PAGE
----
Quickly following on from our last Meet the Team post, we’re carrying on the Children’s Book Agency theme. This week, it’s the turn of Chloe Davis, the children’s agency assistant, who gives us an insight into what her typical day looks like, as well as how she got into Publishing.
First of all, what is your role at the agency?
I am the Children’s Agency assistant, predominantly supporting Clare Wallace in her role as Agent. I mostly help out where needed, whether that be contacting unsuccessful submitters, checking contracts or just popping out to the post office. I also assist with the agency’s digital content, updating the website, social media and the DA blog on a regular basis.
How did you get into Publishing?
My route into the industry was a fairly straightforward one.
I studied English Literature and French at university but had never really considered Publishing as a possible career path. After graduation, and having unsuccessfully applied for many jobs and internships, I became a Waterstones bookseller for six months, while also undertaking a couple of internships in PR. Having decided fairly quickly that the world of PR wasn’t for me, it dawned on me that books have always made me happy so why not make a career out of it?
A colleague of mine at Waterstones very kindly put me in touch with an editor at Head of Zeus. She arranged for me to start a five-week internship there, where I helped out wherever I could, doing a bit of proofreading here and some social media work there. During this time, an opening came up for a Rights Assistant role in the Children’s department at Pan Macmillan and I decided to take the plunge and apply, despite not knowing much about Rights (an unsung but crucial part of Publishing).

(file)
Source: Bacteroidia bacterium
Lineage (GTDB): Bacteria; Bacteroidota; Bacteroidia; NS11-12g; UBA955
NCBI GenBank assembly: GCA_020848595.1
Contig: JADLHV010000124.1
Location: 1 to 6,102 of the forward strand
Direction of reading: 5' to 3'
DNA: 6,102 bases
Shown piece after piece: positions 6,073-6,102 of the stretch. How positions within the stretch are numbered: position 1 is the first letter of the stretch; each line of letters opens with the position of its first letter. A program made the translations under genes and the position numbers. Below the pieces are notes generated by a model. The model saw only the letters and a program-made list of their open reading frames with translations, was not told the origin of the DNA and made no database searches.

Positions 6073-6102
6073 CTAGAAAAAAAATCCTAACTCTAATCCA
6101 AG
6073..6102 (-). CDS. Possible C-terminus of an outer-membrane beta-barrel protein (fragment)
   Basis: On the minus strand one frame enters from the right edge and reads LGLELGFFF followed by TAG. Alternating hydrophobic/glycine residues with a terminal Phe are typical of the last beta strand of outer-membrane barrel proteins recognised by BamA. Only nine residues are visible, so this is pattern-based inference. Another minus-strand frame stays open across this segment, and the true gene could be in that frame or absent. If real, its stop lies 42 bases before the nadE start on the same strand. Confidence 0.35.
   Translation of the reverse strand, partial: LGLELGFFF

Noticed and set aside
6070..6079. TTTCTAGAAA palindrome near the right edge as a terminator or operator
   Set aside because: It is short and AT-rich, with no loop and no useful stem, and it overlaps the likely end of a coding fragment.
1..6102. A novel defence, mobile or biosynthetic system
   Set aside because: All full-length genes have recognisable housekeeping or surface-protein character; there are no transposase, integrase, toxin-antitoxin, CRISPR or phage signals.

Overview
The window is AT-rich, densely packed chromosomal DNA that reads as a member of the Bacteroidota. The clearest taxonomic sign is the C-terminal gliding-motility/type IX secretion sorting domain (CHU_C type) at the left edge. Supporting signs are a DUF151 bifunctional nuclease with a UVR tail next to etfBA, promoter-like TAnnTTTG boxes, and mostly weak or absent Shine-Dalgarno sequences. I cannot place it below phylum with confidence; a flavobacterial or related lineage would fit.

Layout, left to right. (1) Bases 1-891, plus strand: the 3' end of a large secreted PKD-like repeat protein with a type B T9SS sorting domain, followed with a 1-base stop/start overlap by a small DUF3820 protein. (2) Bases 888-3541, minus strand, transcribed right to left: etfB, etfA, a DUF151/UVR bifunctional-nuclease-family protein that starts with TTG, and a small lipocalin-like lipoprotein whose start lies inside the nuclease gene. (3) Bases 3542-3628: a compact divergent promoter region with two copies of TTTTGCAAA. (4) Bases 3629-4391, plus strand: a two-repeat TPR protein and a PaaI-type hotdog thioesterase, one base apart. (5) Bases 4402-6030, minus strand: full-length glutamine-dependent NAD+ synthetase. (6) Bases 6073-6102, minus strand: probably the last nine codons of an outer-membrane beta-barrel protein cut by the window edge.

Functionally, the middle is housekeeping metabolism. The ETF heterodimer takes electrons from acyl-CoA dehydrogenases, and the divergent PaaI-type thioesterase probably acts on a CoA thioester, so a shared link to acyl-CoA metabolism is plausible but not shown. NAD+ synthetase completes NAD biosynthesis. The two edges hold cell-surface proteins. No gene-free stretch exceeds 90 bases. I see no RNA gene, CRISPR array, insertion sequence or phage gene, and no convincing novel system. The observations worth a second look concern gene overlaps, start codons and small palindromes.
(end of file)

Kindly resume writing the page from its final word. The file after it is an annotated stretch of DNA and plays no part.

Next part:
I spent over a year at Macmillan, learning all I could about Rights, even acquiring a few territories of my own and making deals (including selling one of the books into Faroese!). However, after hearing about the agenting side of Publishing from a friend working in an agency, I thought I’d like to give it a go so starting applying to agencies in the hope that I would get a position as an agent’s assistant. Fortunately for me, Clare and Lydia decided to take me on as their assistant in July 2019.
Which book changed your life?
One of the standout books from my childhood is Journey to the River Sea by Eva Ibbotson. I was a fan of reading from a young age, but I always remember the way Ibbotson’s tale really gripped me and has stayed with me ever since. I remember being totally engrossed – one of my strongest memories is of reading while out for a meal with my family, clearly not at all interested in socialising and feeling rather put out when the food arrived. It was definitely one of the books (if not the book) that started my love affair with literature. I would also credit Roald Dahl’s books for my getting me into reading from a young age, The Twits being one of my personal favourites!
What do you look for in a book?
In terms of children’s books, I’m mostly drawn to middle grade stories with an element of adventure or mystery to them – you can’t go wrong with a good mystery featuring lots of twists and turns. A touch of humour is always a plus, and I do enjoy stories that are a little wacky!
When reading for pleasure (not that anyone in Publishing actually has time for it…), I like a book with a story I can follow and I always look for strong characters – one of my favourite authors is Charles Dickens, mostly because of his ingenious characterisation skills. I also love Daphne du Maurier for her strong female characters and use of suspense to keep the reader hooked.